Opening Reception: Thursday September 3, 7 to 10 p.m.
Artist Talk: Saturday September 12, 1 p.m.
In this exhibition, Robin Kingsburgh and David Griffin approach painting as an art of colour, but from very different perspectives. Kingsburgh’s work embodies experiments in nature. Process driven, unconscious gestures respond to the random drip of flowing paint or the grain on a slab of wood, andbecome the starting points for meditations on rhythm, form, tone and colour. The paintings explore the boundaries between order and chaos, mirroring the condition of the human psyche, and the Universe as a whole.
While Kingsburgh seeks to distill complexity through restrained colour and shape, Griffin draws cadenced human, animal, and liquid topographies, to hold light, giving voice to complex metaphors. The paintings emerge as syncopations of sinew, drapery, and dream, but also growth, and reflection.
In addition, Kingsburgh and Griffin offer two collaborative paintings, passed back and forth over several months, as experiments in slow, visual conversations. These paintings occupy an odd middle ground between the two painters own working methods, where Griffin attempts to bend Kingsburgh’s rationality through an atmospheric lens, while Kingsburgh offers Griffin some quiet.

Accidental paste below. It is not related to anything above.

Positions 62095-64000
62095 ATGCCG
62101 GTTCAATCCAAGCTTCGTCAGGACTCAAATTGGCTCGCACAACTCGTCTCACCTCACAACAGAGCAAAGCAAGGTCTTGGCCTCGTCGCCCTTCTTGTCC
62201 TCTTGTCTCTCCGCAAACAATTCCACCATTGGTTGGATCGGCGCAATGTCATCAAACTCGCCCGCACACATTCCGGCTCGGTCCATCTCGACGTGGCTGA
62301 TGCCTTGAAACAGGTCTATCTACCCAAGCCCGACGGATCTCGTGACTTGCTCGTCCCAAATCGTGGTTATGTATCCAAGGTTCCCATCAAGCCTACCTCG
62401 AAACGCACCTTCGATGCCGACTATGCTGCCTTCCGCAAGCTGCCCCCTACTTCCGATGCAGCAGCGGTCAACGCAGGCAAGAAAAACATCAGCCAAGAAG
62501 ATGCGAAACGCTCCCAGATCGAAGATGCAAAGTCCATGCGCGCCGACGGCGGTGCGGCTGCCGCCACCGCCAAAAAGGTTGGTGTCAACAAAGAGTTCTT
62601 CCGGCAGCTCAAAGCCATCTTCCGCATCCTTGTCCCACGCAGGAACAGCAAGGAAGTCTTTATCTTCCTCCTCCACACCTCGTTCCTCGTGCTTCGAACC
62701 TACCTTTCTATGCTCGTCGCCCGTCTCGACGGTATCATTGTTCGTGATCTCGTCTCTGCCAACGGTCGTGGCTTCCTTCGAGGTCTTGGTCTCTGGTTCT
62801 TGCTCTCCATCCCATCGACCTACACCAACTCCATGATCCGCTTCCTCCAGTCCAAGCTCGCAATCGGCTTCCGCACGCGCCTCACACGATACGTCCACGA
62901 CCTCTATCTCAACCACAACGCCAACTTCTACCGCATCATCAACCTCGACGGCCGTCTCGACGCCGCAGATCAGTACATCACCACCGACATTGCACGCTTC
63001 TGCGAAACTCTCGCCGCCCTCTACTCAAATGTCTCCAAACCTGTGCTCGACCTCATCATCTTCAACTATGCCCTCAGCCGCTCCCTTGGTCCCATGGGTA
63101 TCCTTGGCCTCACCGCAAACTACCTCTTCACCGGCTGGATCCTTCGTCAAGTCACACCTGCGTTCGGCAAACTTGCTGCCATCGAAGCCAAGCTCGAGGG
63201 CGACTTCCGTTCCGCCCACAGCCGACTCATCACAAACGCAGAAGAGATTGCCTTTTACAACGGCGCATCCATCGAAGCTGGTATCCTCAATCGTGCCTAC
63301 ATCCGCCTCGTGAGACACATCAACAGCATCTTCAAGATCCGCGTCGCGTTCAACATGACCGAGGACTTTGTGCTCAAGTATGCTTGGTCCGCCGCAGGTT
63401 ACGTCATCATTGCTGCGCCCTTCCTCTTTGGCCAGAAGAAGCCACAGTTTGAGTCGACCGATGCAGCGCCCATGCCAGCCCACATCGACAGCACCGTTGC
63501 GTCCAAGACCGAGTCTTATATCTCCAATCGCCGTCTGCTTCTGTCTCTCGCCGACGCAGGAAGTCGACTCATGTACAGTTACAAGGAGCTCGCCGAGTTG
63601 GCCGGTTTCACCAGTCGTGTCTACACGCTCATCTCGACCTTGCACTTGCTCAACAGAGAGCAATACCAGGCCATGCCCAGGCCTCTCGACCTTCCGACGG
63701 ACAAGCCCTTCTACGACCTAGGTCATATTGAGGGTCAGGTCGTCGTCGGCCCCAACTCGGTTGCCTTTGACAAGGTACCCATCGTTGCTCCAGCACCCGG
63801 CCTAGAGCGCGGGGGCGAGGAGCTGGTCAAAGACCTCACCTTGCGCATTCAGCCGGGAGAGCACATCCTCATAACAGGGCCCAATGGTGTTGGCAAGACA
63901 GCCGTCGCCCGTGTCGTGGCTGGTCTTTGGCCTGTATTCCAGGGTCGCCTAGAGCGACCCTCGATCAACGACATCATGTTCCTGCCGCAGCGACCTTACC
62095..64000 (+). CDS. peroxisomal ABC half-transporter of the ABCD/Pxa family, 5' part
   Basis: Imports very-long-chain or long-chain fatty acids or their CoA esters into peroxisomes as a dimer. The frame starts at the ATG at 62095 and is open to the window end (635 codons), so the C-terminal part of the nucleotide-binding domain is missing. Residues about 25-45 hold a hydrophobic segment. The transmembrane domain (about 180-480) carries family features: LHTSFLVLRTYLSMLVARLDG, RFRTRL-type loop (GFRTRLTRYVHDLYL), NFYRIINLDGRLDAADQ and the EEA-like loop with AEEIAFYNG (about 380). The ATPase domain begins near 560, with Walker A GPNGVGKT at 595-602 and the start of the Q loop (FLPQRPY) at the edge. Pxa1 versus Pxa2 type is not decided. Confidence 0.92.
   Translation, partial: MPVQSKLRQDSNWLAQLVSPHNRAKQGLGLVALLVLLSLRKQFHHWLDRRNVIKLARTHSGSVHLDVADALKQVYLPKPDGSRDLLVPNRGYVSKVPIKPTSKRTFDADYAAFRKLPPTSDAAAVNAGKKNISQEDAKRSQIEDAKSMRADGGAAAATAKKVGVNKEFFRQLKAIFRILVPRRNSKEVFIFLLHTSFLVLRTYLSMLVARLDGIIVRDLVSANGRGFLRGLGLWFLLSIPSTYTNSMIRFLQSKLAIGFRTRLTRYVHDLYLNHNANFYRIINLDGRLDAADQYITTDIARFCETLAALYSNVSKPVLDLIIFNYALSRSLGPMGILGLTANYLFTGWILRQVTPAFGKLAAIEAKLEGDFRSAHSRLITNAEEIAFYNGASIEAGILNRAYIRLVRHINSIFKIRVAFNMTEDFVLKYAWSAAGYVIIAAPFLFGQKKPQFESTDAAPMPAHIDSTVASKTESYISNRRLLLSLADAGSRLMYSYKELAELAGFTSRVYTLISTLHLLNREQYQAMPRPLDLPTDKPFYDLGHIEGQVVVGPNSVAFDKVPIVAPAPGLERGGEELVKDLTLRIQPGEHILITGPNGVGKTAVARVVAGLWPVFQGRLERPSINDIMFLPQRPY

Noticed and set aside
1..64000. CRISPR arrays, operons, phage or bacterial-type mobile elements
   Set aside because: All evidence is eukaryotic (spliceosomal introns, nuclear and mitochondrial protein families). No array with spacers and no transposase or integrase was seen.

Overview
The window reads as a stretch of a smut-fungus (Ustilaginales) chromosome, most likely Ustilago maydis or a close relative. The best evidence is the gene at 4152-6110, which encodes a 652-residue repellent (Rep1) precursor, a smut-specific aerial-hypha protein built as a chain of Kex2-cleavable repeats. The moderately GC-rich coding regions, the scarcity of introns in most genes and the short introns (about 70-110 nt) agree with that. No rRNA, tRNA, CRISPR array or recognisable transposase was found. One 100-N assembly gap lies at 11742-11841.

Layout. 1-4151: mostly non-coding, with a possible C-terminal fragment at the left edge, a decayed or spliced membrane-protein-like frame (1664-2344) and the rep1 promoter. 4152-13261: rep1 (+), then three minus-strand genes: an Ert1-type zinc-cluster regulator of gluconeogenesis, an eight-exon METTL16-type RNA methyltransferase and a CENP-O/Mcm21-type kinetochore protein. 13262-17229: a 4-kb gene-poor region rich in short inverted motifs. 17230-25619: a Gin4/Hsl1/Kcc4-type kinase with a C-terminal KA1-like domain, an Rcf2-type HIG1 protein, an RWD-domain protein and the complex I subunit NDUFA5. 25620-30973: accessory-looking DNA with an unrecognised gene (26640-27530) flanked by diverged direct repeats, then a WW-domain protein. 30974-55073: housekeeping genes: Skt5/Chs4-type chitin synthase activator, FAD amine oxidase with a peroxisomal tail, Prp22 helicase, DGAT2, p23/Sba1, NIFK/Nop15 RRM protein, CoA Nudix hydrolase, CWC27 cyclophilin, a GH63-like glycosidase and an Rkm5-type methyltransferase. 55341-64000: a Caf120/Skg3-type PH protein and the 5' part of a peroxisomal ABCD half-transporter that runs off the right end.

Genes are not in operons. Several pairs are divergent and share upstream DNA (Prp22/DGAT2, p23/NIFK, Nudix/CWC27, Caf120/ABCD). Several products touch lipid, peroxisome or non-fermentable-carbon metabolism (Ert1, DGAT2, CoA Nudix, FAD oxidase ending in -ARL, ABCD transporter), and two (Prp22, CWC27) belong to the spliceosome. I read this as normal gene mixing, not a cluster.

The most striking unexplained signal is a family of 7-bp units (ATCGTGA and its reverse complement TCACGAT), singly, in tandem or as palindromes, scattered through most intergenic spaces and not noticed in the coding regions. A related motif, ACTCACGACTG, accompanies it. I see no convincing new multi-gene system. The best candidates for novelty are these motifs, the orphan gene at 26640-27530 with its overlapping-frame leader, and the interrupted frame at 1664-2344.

Saturday September 12, 1pm – Kingsburgh & Griffin will be interviewed by Jane Adams.
About the artists:
Robin teaches science to artists and designers at OCAD University, and in the Division of Natural Science at York University. She has a PhD in Astronomy (1992, University College London), and was a postdoctoral fellow at the University of Mexico from 1993-1996. Her artistic education comes from studies at University of Toronto, and continuing education at The Slade School, London UK, which paralleled her scientific development. Kingsburgh has exhibited in numerous solo and group shows over the past decade, and inspired by the ideas and methodologies of science, she has curated exhibitions in the Toronto area, including Nuit Blanche Independent Projects, and at the Ontario Science Centre.
Born in Kingston, Jamaica, David works with painting, performance, notation systems, and writing in dynamic relationship with these studio practices. Currently a lecturer in the Faculty of Art at OCAD University in Toronto, David holds an MFA (Painting) from The Pratt Institute in Brooklyn, and a PhD from the Glasgow School of Art, where he designed and implemented a series of graphical music notation systems, including a positive notation for vocal silence.